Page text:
Street food vendor Warunee Deejai prepares food ingredients for customers in Bangkok, Thailand, Thursday, Aug. 11, 2022. In the six months since Russia invaded Ukraine, the fallout from the war has had huge effects on the global economy. In Bangkok, rising costs for pork, vegetables and oil have forced Warunee Deejai, a street-food vendor, to raise prices, cut staff and work longer hours. (AP Photo/Sakchai Lalit)
            
              Metal pieces are galvanized in a galvanizing company in Meckenheim, Germany, Thursday, Aug. 18, 2022. In the six months since Russia invaded Ukraine, the fallout from the war has had huge effects on the global economy. Germany may have to impose gas rationing that could cripple industries from steelmaking to pharmaceuticals to commercial laundries. "If they say, we're cutting you off, all my equipment will be destroyed," said Kopf, who's also chair of Germany’s association of zinc galvanizing firms. (AP Photo/Michael Probst)
            
              A worker moves metal pieces that are hot-dip galvanized in the Zinkpower galvanizing company in Meckenheim, Germany, Thursday, Aug. 18, 2022. In the six months since Russia invaded Ukraine, the fallout from the war has had huge effects on the global economy. Germany may have to impose gas rationing that could cripple industries from steelmaking to pharmaceuticals to commercial laundries. "If they say, we're cutting you off, all my equipment will be destroyed," said Kopf, who's also chair of Germany’s association of zinc galvanizing firms. (AP Photo/Michael Probst)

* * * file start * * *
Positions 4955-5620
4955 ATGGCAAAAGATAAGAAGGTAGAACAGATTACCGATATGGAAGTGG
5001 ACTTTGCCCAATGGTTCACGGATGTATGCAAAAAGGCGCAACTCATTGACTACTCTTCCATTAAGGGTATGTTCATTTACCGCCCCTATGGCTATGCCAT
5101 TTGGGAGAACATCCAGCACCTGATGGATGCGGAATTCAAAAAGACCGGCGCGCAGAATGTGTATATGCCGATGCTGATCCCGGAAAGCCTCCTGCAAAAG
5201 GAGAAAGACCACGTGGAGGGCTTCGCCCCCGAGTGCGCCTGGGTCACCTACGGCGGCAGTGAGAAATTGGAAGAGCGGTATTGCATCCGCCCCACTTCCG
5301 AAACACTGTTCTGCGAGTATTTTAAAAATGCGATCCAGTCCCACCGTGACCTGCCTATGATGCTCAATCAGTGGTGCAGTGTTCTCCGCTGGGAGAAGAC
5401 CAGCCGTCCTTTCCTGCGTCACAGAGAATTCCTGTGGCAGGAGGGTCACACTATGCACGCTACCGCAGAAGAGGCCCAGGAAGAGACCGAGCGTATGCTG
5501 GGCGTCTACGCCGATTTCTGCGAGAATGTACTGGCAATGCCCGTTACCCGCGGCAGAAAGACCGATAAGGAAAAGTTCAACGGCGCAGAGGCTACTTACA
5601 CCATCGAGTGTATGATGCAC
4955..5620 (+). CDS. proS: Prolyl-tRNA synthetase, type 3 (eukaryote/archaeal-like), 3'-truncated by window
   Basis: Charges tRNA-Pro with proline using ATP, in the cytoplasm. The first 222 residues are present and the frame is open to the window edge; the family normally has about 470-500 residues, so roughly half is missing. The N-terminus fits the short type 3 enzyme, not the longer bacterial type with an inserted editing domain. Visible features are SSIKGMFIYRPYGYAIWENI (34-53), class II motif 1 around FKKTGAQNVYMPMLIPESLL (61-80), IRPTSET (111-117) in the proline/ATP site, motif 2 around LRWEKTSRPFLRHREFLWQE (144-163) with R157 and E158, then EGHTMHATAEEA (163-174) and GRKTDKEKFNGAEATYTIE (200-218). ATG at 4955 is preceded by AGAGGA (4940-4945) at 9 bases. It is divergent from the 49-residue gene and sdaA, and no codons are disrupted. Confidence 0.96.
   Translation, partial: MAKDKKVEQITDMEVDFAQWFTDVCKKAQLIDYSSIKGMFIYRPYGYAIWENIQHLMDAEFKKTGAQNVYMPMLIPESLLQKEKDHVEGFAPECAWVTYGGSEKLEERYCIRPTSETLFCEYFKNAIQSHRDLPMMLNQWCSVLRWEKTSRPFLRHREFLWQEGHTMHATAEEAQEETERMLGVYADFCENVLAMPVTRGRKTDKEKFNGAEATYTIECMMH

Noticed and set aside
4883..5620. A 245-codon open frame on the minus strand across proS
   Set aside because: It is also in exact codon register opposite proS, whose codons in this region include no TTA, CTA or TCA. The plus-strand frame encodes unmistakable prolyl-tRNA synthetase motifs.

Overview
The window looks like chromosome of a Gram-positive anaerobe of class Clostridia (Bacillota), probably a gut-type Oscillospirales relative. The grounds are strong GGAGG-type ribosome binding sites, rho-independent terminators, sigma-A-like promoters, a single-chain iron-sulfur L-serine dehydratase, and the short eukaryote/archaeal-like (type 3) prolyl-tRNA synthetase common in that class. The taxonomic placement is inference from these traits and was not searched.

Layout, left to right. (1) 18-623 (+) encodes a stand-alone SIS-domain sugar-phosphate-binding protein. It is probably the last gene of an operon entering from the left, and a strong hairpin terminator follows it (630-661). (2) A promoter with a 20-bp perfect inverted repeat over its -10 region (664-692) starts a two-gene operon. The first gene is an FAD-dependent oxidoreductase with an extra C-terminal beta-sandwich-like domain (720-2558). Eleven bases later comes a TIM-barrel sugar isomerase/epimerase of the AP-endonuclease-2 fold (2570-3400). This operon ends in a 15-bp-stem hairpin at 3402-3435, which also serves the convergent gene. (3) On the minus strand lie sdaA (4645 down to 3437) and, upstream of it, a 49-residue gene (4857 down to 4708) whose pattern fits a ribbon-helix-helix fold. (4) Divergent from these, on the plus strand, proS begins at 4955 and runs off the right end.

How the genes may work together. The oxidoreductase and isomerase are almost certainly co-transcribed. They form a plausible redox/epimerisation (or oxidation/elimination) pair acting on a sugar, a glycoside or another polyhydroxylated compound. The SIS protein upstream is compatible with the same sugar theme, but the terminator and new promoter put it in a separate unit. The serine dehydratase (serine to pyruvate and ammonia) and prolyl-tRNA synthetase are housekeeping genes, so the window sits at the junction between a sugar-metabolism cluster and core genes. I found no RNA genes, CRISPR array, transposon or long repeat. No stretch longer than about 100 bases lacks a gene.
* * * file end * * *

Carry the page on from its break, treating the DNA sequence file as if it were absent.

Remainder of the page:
People shop for food in a market in Hanoi, Vietnam on Sunday, Aug. 14, 2022.  In the six months since Russia invaded Ukraine, the fallout from the war has had huge effects on the global economy. Though intertwined with other forces, the war has made problems like inflation much worse for people around the world. Soaring food and energy prices have turned into crises that are threatening to plunge millions of people into poverty and make recessions ever more likely. (AP Photo/Hau Dinh)
            
              A vendor waits for customers at his stall that sells rice and other grains at a market in Jakarta, Indonesia, Sunday, Aug. 14, 2022. In the six months since Russia invaded Ukraine, the fallout from the war has had huge effects on the global economy. Soaring food and energy prices have turned into crises that are threatening to plunge millions of people into poverty and make recessions ever more likely. Syahrul Yasin Limpo, Indonesia's agriculture minister, warned this month that the price of instant noodles, a staple in the Southeast Asian nation, might triple because of inflated wheat prices. (AP Photo/Achmad Ibrahim)
            
              Street food vendor Warunee Deejai cooks lunch for customers in Bangkok, Thailand, Thursday, Aug. 11, 2022. In the six months since Russia invaded Ukraine, the fallout from the war has had huge effects on the global economy. Though intertwined with other forces, the war has made problems like inflation much worse for people around the world. In Bangkok, rising costs for pork, vegetables and oil have forced Warunee Deejai, a street-food vendor, to raise prices, cut staff and work longer hours. (AP Photo/Sakchai Lalit)
Russia’s war at 6 months: A global economy in growing danger